According to Gonell, the move to Mathias was optional. When I met with her, she stressed the fact that Residential Life strives to listen to students’ goals and to create opportunities for students to achieve those goals. As new communities this year, the Pride and Revitalizing Nations LLCs are small, and felt that their needs would be best met in Slocum. Meanwhile, at the meeting, Gonell heard from the students in OESIC a desire to create partnerships and diversify their community. In Gonell’s eyes, the simple solution for diversification was a move to Mathias to be in community with other, more diverse LLCs.
While Gonell felt that the move to Mathias was a response to student desire, her strong thoughts about the necessity to move to Mathias led some students, especially those who hadn’t been present at the meetings, to feel forced into the move. Sophomores Carl Anderson and Emmett de Maynadier spoke to this frustration, saying that they and others felt “guilt-tripped” to move after Gonell sent them an email about their responsibility to increase campus diversity. De Maynadier said that while he could see how the issue of the move was a social justice issue, his main frustration was the lack of physical evidence of a change in the social justice issue: “It feels as though things are being done for paperwork, without any real impact on social justice,” he said. Anderson furthered this sentiment: “I have personally interacted with zero other LLCs.” They both admit that this may be a lack of effort on their part, but also feel that Residential Life should provide more help in spurring diversification between the LLCs since they so strongly encouraged the move.
When I brought this to Gonell, she stressed the need for student initiative and peer cooperation. According to Gonell, the Residential Life center is willing to provide the opportunity, which she feels they have done by moving OESIC to Mathias, but now it is up to the students to reach out to their peers and engage in community. There must be a balance between structured change promoted by the school and student initiative.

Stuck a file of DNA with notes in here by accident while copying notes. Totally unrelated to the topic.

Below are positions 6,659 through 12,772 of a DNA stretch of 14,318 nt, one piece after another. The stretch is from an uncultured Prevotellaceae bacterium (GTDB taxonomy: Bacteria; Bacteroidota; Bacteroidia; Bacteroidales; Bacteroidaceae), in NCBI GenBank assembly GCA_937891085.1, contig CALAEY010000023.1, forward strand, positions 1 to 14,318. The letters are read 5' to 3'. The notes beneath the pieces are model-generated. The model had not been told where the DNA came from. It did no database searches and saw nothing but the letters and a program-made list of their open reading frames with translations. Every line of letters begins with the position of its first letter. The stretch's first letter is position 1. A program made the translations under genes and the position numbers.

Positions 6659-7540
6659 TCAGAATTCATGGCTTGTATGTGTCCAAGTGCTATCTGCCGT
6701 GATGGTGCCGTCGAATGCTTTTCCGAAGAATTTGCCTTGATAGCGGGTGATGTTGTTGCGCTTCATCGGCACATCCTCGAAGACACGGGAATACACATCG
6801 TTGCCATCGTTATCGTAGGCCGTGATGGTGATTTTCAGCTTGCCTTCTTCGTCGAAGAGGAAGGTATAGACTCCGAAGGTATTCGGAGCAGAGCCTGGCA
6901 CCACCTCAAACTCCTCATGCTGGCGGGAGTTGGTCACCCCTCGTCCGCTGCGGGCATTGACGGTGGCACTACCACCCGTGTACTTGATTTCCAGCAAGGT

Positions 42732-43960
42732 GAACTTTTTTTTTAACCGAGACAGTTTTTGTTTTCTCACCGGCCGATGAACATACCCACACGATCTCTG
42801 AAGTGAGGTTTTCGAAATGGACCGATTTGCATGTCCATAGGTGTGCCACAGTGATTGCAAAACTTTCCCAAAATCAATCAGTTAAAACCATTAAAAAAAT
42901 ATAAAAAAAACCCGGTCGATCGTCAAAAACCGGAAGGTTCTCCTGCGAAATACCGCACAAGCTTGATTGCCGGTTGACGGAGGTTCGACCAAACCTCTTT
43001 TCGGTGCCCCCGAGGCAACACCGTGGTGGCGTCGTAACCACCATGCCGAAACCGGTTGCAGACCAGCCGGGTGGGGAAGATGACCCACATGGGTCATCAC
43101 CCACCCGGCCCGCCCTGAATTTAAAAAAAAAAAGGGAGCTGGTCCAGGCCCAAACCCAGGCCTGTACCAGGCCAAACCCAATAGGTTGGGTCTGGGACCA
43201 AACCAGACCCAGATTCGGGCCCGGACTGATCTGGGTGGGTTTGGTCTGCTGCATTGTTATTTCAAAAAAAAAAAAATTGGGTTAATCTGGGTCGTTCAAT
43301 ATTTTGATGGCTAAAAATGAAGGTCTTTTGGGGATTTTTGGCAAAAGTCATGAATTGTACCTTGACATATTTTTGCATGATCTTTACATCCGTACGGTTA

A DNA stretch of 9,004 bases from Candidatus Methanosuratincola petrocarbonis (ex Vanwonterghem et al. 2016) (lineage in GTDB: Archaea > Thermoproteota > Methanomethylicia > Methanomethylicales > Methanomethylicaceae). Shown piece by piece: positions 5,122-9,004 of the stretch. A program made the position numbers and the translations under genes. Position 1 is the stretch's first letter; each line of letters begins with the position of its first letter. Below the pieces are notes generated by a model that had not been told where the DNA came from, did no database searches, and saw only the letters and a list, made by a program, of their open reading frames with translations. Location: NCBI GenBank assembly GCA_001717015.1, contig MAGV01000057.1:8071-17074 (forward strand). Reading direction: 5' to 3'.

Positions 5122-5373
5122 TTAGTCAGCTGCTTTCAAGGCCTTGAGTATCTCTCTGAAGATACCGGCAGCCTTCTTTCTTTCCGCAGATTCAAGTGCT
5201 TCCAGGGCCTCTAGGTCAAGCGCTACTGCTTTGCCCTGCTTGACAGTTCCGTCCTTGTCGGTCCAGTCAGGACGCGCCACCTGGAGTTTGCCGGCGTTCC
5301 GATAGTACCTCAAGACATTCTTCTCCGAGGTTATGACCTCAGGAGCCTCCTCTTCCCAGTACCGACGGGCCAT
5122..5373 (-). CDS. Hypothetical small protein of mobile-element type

Yet, perhaps the problem doesn’t lie in a “lack of student initiative,” but rather within the definition of an LLC itself. When talking to Gonell, I got the strong impression that her idea of LLCs includes interactions between communities, but I received varying opinions when talking to students. Anderson stated, “the purpose of LLCs is [for students] to interact within themselves,” while Nolan admitted that he wouldn’t go into the OELLC community hall if he didn’t live there, as it can feel “clique-y.” Meanwhile, de Maynadier expressed a desire for more interaction with other LLCs. Perhaps there needs to be a different discussion, something broader than placing responsibility and blame on OELLC’s shoulders for not creating more community. Do LLCs foster safe places, or is it possible that they allow people to create exclusive cliques? Are we creating community, or creating divisiveness?
Whatever the answers to these questions, Gonell stressed that although there has not been physical change with exception to the move to Mathias, things have changed in dialogue. When she met with the eight students and Deringer about the transition to an LLC, she heard their frustration with the lack of diversity in their community and their willingness to be vulnerable. The rest, the physical changes in diversity, “will take time. The school can continue to provide access to and assistance for change, but they won’t force it. The students must take that step,” Gonnell said.
In the end, the transition isn’t just a difference in funding and the issue of moving to a different building. It is an issue of social justice, of strengthening community, and making ties between different people. It would be so easy to simplify the transition into an issue of money and space, but the reality is that the issue involves personal risk, vulnerability, and digging deeper as individuals and as a community. However, it holds tremendous potential for change not just in one small LLC, but also for our community as a whole. This is a charge that all of us must respond to in order to create an inclusive community.
President Jill Tiefenthaler has recently urged us to work on our relationships: “rather than retreating to a small circle of those who share views, let’s increase understanding by reaching out…reach out to your peers in the indigenous peoples and queer communities and offer them support.” With the recent election results, we’ve talked on campus about privilege, divisiveness, power and powerlessness. As we move forward in these uncertain times, we are once again reminded to dig deeper and see the social justice issues right here on our campus. It is sometimes too easy to condemn others for neglecting social justice issues while overlooking the divisions that isolate people in our own community.
Moving forward, we all must ask ourselves: What are we willing to do? How vulnerable do we want to be? What does personal risk look like? Gonell is interested to see how, in the next few years of this pilot program in Mathias, students will challenge themselves and their peers to answer President Tiefenthaler’s, and the College’s, call for inclusion, communication, and awareness.